Al-Qadi Al-Tanukhi described Muawiyah as follows: “He was the first to curse Muslims on the pulpits and the first to imprison women for the wrongdoings of men; when he sought Amr ibn Al-Hamq Al-Khuza’i for his allegiance to Ali, he imprisoned his wife in Damascus. When he had Amr’s neck severed, he sent the head to his wife while she was in prison and ordered the guard to throw the head into her lap. He made it mandatory for people to curse Ali and disassociate from him, and whoever refused was killed, or sent to his governor Ziyad to be buried alive.”[27]

These examples of hadiths and historical accounts collectively indicate that Muawiyah cursed and insulted Ali (peace be upon him) and was pleased with others cursing and insulting him. He even ordered it and made it a common practice across the Islamic state, as a number of his governors in Islamic provinces adhered to this bad practice.

After establishing that Muawiyah ibn Abi Sufyan cursed the Commander of the Faithful (peace be upon him) and ordered his cursing, he committed a major sin that took him out of the religion. Cursing Ali (peace be upon him) is cursing the Messenger of Allah (peace be upon him), and whoever curses, insults, and belittles the Messenger of Allah has left the religion of Allah. It is proven from the Prophet (peace be upon him) that whoever curses Ali has cursed the Messenger of Allah (peace be upon him and his family):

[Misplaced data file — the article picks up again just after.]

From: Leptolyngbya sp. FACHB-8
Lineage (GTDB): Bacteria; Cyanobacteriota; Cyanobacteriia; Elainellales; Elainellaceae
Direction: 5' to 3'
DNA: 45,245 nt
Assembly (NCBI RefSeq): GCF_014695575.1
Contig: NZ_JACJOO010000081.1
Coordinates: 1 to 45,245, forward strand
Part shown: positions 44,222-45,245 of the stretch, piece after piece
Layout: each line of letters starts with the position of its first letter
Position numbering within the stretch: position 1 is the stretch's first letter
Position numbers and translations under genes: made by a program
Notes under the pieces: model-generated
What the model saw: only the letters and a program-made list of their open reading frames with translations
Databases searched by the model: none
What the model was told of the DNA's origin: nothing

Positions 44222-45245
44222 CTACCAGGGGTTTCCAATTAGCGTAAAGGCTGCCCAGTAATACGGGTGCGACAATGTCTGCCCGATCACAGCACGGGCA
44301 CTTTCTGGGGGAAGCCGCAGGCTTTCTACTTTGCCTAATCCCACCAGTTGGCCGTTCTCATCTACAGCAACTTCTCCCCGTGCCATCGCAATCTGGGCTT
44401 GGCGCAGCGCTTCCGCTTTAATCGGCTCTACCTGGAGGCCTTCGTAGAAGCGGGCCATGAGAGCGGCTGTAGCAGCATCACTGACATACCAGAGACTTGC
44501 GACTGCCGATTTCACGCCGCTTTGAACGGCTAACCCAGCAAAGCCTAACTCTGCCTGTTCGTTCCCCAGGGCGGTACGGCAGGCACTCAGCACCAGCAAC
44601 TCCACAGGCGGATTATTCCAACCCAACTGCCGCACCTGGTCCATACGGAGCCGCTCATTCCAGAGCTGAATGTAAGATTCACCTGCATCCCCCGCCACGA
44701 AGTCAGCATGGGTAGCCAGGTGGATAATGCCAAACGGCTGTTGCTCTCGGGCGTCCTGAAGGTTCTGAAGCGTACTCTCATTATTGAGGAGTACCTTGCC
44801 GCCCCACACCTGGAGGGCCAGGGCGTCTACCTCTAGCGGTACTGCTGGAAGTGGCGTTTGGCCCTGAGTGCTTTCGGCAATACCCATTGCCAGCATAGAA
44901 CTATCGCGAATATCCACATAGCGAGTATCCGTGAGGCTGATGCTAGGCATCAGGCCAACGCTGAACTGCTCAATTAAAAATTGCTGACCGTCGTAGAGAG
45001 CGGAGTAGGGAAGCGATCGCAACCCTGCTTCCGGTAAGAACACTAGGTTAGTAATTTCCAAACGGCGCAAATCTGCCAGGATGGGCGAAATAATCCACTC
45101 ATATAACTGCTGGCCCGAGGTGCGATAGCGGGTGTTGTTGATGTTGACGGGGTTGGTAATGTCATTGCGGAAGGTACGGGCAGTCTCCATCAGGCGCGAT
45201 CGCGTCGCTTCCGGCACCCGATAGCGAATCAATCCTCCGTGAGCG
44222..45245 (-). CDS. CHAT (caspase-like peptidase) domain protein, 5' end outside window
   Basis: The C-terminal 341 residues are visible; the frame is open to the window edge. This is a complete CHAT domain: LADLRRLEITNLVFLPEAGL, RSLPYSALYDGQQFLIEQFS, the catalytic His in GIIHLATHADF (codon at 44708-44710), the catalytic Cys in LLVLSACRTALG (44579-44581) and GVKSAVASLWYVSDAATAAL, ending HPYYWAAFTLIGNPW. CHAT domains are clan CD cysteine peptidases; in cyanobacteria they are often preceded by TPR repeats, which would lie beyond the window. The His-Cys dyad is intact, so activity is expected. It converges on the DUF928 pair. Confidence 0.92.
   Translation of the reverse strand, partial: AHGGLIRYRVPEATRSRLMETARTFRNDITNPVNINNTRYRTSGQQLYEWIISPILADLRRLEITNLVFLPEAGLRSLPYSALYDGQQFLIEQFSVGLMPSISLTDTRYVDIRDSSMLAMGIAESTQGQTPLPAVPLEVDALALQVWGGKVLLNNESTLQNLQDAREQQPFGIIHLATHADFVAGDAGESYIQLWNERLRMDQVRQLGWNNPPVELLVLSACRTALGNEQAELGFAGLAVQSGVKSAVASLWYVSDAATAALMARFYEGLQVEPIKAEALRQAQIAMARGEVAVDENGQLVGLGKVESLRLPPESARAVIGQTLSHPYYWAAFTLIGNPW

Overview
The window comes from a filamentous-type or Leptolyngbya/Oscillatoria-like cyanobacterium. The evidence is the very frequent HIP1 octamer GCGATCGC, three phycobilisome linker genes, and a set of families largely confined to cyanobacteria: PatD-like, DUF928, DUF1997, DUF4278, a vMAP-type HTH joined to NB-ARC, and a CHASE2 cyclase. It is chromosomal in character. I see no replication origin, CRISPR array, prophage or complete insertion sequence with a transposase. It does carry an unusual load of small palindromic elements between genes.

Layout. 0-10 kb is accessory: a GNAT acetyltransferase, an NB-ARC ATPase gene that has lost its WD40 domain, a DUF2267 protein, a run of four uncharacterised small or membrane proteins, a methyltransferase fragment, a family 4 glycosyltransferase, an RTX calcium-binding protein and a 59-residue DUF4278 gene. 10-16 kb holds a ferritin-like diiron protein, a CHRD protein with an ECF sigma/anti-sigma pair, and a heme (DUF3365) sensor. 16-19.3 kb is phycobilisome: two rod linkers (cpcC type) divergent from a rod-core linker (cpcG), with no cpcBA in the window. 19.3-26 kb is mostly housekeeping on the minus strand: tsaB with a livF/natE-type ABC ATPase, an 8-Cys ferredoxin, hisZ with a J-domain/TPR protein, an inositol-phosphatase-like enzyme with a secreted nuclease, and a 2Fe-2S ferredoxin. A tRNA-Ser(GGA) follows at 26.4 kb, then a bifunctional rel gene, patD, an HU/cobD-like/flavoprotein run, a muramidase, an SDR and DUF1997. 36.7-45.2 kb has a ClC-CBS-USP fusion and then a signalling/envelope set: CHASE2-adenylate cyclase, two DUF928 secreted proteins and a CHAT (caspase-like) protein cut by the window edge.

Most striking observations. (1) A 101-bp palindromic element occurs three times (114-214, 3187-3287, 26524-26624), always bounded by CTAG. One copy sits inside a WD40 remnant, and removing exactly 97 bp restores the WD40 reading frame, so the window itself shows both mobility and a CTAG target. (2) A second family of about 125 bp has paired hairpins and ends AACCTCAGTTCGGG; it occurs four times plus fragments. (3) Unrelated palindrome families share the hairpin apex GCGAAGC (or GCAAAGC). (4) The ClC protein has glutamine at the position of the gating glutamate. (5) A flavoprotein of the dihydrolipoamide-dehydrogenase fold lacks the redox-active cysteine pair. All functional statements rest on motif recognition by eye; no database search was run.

Ahmad narrated in his Musnad, and Al-Hakim in his Mustadrak with their chain of narration: “From Abdullah Al-Jadali, he said: ‘I entered upon Umm Salamah, and she said to me: ‘Is the Messenger of Allah (peace be upon him) cursed among you?’ I said: ‘I seek refuge in Allah,’ or ‘Glory be to Allah,’ or a similar word. She said: ‘I heard the Messenger of Allah (peace be upon him) say: Whoever curses Ali has cursed me.'”[28]

Al-Hakim said this is a hadith with a sound chain of narration, and it was not mentioned by others, but Al-Dhahabi agreed with him.[29]

Al-Haythami said: “Ahmad narrated it, and its narrators are the narrators of Sahih except for Abu Abdullah Al-Jadali, who is trustworthy.”[30]

The govenoras of Muawiyah curse Imam Ali (a.s)

Some sources have documented that several of Muawiyah’s governors practiced this hateful tradition of cursing Ali (peace be upon him) openly and shamelessly in front of the Muslims.